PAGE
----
Schools won’t want students dragging down results

Press Release – NZEI

24 November 2011 For Immediate Release Schools won’t want students dragging down “National Standards” results The education sector union NZEI TE Riu Roa says the parents of special needs students should be concerned that schools will now be …24 November 2011 For Immediate Release

Schools won’t want students dragging down “National Standards” results

The education sector union NZEI TE Riu Roa says the parents of special needs students should be concerned that schools will now be required to report their children’s achievement against “National Standards”.

The Ministry of Education has changed its advice to schools and says achievement information for special needs students must be included in their “National Standards” reporting. That means schools will be required to measure the number and proportion of all students as above, at, below or well below “National Standards”.

NZEI says not only does that raise serious privacy issues but it could result in schools excluding special needs children if “National Standards” information is used to publish school league tables.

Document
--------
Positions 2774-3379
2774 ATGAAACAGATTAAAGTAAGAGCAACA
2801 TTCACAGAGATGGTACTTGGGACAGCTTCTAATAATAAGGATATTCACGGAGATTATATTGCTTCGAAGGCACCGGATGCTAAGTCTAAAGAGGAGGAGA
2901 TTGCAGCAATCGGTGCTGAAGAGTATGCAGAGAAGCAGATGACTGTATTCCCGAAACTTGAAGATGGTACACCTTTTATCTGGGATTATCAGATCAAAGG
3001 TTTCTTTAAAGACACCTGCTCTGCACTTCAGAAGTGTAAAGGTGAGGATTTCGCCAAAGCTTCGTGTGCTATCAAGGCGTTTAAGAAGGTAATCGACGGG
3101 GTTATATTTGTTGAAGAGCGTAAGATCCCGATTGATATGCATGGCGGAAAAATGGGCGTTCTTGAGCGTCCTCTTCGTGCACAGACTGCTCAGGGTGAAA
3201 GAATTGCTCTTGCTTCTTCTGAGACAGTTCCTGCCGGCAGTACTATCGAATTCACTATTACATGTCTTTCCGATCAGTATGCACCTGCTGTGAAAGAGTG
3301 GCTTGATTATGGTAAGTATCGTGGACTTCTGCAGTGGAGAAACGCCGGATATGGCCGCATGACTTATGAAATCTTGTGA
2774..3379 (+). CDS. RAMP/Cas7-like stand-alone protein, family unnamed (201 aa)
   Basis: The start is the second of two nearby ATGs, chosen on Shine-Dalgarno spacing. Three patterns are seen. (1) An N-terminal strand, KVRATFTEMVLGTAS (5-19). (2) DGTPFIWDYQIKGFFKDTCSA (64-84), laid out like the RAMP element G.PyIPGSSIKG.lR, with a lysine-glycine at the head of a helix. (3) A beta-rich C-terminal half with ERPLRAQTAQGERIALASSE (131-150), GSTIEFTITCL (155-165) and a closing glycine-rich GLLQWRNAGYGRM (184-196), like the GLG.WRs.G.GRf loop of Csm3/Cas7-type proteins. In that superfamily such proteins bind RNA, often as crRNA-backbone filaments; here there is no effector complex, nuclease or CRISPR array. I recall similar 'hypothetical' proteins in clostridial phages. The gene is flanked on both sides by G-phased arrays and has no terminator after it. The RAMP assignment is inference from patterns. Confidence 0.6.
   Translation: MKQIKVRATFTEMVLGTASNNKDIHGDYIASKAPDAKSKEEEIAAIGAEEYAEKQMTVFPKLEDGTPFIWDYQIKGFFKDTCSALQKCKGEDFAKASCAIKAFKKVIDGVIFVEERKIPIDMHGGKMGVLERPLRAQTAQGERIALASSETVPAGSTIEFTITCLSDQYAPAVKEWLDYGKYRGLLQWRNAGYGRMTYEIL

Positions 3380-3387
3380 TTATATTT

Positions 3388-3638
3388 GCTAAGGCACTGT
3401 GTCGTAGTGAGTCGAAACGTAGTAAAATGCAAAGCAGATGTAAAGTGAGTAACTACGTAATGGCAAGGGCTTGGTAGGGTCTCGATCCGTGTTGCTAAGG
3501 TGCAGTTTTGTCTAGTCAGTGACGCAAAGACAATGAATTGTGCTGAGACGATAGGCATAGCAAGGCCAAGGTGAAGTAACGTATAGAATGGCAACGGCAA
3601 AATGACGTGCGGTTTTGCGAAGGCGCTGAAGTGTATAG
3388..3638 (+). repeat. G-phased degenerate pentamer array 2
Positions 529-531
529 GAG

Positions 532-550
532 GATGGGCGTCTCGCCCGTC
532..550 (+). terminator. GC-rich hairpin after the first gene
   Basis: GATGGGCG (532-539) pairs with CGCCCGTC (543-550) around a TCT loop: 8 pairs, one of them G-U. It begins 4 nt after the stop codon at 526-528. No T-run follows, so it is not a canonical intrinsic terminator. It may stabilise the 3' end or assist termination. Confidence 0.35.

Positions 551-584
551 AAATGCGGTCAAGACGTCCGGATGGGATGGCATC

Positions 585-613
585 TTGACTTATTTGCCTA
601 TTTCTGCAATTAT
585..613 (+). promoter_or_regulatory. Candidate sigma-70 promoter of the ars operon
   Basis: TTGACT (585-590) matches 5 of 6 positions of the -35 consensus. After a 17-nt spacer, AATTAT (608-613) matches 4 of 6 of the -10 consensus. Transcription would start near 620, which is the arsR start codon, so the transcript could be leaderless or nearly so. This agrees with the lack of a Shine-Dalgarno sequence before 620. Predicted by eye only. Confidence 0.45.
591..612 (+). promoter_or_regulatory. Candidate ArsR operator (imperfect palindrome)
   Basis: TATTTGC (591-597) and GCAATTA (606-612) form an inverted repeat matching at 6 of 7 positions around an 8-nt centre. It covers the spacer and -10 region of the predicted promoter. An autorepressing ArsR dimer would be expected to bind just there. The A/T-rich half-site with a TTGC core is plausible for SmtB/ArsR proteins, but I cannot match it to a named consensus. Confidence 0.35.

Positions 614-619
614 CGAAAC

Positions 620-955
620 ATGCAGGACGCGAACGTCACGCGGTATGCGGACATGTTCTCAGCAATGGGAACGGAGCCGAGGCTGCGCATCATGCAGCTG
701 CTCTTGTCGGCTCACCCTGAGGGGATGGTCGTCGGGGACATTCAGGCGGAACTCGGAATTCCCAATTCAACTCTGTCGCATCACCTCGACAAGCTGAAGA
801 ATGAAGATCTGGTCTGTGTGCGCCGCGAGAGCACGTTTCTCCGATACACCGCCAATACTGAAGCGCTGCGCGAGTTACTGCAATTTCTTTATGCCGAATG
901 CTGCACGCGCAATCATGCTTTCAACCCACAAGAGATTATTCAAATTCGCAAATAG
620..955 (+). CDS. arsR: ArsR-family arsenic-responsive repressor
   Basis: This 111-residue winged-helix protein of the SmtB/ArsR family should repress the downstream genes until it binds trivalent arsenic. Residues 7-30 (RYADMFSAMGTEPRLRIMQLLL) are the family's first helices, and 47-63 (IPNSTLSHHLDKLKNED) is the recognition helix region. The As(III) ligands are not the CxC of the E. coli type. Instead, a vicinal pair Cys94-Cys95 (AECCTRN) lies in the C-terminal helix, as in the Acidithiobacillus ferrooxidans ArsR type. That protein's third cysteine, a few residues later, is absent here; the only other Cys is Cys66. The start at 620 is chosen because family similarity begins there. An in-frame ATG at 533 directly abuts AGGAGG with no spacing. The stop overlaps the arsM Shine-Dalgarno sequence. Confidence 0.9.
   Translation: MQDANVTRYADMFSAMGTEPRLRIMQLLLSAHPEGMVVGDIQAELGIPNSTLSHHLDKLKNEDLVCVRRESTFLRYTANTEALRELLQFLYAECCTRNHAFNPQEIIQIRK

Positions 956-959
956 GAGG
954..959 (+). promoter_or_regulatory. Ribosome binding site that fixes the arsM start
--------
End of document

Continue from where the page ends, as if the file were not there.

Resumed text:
Students with special needs are more likely to sit in the ‘below’ or ‘well below’ categories for their age.

“The result of that will be that in smaller schools, or schools which have a special needs unit, those children will be easily identifiable in terms of National Standards reporting and any public league table which is drawn up,” says NZEI’s immediate past-President Frances Nelson.

NZEI also believes there is a big danger that if the media can publish school league tables based on “National Standards” information, and schools are incentivised if they “perform better”, then some schools won’t want students who might drag down their overall school achievement data.

“If the government stands by and allows National Standards information to be used to publicly judge and compare schools, and to reward high-performing schools, then there is no doubt some schools will make a conscious decision to exclude special needs children,” Ms Nelson says.

“These privacy issues, along with the increased school competition that National Standards will promote, again highlight the dangers of a one-size fits-all, tick-the-box approach to education. They also underline the fact that such issues were never thought through in the haste to implement the Standards”

NZEI is advising Boards not to take any action with regard to reporting and submitting “National Standards” information at this stage because of the issues around the integrity of the data and the need to ensure that the privacy of individual students is not compromised.

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